Work continues on the NFL Draft stage Tuesday, April 23, 2019, in Nashville, Tenn. The NFL Draft is scheduled to be held Thursday through Saturday. (AP Photo/Mark Humphrey)
Work continues on the NFL Draft stage Tuesday, April 23, 2019, in Nashville, Tenn. The NFL Draft is scheduled to be held Thursday through Saturday. (AP Photo/Mark Humphrey)
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George Grande had no idea what ESPN was about to create when he anchored the first telecast of the NFL draft in 1980.

"We didn't know who or how many people would be watching," Grande said. "For us it gave us a link to the NFL, it helped our coverage of college football and we had fun doing it."

ESPN's coverage that first year went eight-plus hours on a Tuesday with Grande on site from the ballroom of the New York Sheraton.

So much has changed since then. All three days of this year's draft, which begins Thursday, will be carried on ESPN, ABC and NFL Network and the event itself has become a traveling road show, with Nashville hosting this time.

Last year's coverage averaged 5.5 million viewers at any given time over the three days. The first round on ESPN, NFL Network and Fox averaged 11.2 million.

The growth of the draft can largely be credited to ESPN. Mel Kiper Jr., who has been a part of the network's coverage since 1984, has gone from working the first two rounds to being on set all three days.

"To see every pick televised and talked about nonstop is incredibly amazing," Kiper said. "I thought when I started it could be popular but not at the level it is right now. It's almost a national holiday."

Grande, who anchored ESPN's coverage from 1980 to 1985, said there is still a sense of accomplishment for those who worked that first draft. He will tune in on Thursday as ESPN will televise its 40th draft, sit back and smile.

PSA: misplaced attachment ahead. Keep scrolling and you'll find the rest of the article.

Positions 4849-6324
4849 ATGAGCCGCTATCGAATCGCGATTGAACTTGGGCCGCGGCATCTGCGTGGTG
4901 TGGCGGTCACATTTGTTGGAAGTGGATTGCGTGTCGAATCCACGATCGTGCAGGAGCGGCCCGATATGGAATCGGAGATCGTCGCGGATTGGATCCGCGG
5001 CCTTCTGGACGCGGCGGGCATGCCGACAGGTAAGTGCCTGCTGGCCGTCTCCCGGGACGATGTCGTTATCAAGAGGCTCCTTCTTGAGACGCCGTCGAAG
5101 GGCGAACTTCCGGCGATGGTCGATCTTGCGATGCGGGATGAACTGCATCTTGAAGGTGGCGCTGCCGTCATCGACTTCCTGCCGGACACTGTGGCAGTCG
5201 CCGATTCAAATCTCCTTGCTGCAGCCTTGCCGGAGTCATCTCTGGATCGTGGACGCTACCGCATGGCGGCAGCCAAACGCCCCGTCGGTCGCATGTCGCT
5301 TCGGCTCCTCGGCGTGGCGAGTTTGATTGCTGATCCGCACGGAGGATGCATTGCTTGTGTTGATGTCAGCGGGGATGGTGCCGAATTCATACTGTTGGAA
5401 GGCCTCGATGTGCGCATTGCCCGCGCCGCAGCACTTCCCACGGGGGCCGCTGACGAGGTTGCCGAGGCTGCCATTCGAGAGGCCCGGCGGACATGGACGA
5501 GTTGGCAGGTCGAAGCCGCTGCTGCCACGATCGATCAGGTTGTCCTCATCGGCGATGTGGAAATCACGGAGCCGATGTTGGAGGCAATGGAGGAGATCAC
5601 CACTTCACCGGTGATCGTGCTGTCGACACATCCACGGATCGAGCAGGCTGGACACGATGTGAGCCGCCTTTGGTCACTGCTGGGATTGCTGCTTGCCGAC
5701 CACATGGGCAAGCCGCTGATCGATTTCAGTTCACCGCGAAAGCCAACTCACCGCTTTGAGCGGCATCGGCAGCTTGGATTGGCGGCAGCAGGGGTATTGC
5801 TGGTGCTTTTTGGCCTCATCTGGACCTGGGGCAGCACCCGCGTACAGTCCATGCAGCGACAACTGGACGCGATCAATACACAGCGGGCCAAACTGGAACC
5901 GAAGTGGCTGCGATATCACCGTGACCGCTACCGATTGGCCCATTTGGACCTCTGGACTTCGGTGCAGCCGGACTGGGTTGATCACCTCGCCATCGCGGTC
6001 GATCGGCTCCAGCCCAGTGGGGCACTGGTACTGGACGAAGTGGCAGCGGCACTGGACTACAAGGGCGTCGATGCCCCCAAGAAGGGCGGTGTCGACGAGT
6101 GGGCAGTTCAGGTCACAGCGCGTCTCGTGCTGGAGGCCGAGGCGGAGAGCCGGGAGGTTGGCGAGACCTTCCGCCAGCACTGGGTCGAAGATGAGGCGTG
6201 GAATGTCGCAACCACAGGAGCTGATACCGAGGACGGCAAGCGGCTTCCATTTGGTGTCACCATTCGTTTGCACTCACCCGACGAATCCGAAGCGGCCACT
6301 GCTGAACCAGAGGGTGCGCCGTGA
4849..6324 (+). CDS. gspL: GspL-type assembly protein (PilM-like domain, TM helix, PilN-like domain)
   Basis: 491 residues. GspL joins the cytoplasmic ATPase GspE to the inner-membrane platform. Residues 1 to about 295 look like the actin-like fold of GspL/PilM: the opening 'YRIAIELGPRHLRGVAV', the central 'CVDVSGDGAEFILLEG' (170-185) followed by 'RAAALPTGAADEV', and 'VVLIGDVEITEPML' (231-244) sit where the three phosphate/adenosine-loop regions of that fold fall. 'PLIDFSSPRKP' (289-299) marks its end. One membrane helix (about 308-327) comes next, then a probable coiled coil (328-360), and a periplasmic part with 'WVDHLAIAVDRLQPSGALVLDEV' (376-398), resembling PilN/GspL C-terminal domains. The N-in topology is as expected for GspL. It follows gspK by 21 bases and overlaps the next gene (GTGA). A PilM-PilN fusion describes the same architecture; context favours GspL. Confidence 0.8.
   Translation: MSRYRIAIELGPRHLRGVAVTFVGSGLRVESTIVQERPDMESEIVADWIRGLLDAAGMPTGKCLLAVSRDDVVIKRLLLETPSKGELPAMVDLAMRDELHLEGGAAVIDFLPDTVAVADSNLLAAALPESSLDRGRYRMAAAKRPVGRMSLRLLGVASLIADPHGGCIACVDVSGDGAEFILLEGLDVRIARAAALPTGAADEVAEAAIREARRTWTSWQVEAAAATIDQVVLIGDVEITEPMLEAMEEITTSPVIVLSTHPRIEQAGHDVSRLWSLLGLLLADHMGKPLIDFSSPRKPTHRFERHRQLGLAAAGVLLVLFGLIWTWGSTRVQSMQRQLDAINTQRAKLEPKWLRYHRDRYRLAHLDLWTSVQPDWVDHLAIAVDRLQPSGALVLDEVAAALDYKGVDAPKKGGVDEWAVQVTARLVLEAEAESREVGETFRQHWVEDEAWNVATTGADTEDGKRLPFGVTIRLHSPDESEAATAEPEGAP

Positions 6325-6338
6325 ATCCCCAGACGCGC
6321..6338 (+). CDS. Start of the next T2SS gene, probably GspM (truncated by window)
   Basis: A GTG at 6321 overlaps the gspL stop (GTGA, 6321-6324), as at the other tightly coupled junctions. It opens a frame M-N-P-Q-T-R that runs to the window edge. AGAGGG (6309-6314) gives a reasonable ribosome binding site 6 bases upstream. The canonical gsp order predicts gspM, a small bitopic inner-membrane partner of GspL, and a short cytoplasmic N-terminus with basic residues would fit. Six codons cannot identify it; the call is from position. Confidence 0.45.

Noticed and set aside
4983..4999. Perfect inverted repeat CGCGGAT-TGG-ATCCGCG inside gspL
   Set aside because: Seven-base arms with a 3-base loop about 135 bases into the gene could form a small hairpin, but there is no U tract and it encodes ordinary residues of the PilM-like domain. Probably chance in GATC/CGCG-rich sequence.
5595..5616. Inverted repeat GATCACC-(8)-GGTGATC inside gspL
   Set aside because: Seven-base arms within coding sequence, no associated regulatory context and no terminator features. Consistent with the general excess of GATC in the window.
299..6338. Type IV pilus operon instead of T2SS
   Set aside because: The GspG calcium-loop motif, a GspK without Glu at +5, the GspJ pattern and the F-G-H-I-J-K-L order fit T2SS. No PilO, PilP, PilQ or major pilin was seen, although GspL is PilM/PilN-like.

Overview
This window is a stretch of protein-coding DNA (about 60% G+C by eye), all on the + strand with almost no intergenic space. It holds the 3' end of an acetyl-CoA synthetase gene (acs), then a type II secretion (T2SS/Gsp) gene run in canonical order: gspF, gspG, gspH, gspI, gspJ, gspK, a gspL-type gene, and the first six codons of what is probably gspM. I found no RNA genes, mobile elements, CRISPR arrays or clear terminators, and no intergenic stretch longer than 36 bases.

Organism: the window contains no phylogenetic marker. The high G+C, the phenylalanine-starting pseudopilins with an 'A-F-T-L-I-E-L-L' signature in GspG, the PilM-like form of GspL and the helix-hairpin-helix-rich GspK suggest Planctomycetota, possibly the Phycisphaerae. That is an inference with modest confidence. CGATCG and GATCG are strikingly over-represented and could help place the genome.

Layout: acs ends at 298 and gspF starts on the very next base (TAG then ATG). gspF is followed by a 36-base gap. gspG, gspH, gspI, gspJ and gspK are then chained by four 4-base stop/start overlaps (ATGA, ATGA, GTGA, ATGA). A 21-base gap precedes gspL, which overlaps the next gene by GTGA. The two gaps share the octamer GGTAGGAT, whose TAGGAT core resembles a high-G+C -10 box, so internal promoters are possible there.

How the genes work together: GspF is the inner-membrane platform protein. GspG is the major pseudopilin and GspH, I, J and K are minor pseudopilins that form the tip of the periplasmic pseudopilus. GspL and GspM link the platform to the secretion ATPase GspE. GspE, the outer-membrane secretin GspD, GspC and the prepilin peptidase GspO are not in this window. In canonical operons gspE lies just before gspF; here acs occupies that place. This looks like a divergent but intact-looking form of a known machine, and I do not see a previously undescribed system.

"There is still pride and joy because we knew how much it meant to the network," he said.

A look at what the networks are planning for this year's draft:

ROBERTS RETURN: Robin Roberts was an integral part of ESPN's draft coverage before going to ABC's "Good Morning America." She will host ABC's first-round coverage, which will have a different approach than ESPN's.

While ESPN will focus on the pick and where he fits into a team's plans, the ABC telecast will focus on the player and his family's journey.

"Your die-hard fans are still going to be serviced, but we are going to go beyond that," Roberts said. "We talk to Nick Bosa and following the family legacy. One player had a speech impediment. We have so many vignettes to show why this moment is important."

ESPN's "College GameDay" crew will also be part of the coverage for the first two days along with "American Idol" judge Luke Bryan and mentor Bobby Bones.

ABC will simulcast ESPN's coverage on Saturday for the second straight year.

ESPN'S PLANS: ESPN had one remote production truck for that first year at the Sheraton. They will have seven production trucks on hand in Nashville.

Trey Wingo hosts all seven rounds for the third straight year and will be joined by Kiper, Todd McShay, Lewis Riddick and Booger McFarland.

Even with multiple networks airing the draft last year, ESPN still led the way during the first round with an average of 5.473 million viewers, according to Nielsen.

CENTER STAGE: Daniel Jeremiah is well known among league scouts and personnel people from his years with the Baltimore Ravens, Cleveland Browns and Philadelphia Eagles. He has been one of NFL Network's draft analysts since 2013 but has moved into the lead role this year after Mike Mayock became the general manager of the Oakland Raiders.

Jeremiah said his draft preparation hasn't changed compared to past years. The only difference is when he speaks.

"Mike was the guy. He would do his deal on draft day and we would fill in around it. Now instead of speaking second, I am speaking first," Jeremiah said. "What I can do is talk about the experience of being in the draft room and going a little bit behind the curtain of how they landed at a decision."

Jeremiah expanded his portfolio by doing radio for Los Angeles Chargers games last season. He didn't know how it would affect his draft preparation, but discovered it actually enhanced it.

"I got to study a different team every week, how they were built and their philosophy," he said. "I also got to talk to general managers and coaches at the stadium, which was tremendously valuable."

NFL Network has done on-site coverage of the draft since 2005. Rich Eisen will once again host the proceedings with Jeremiah, Kurt Warner and Stanford coach David Shaw on the main set Thursday. Fox college football analysts Joel Klatt and Charles Davis will join Eisen and Jeremiah the following two days.


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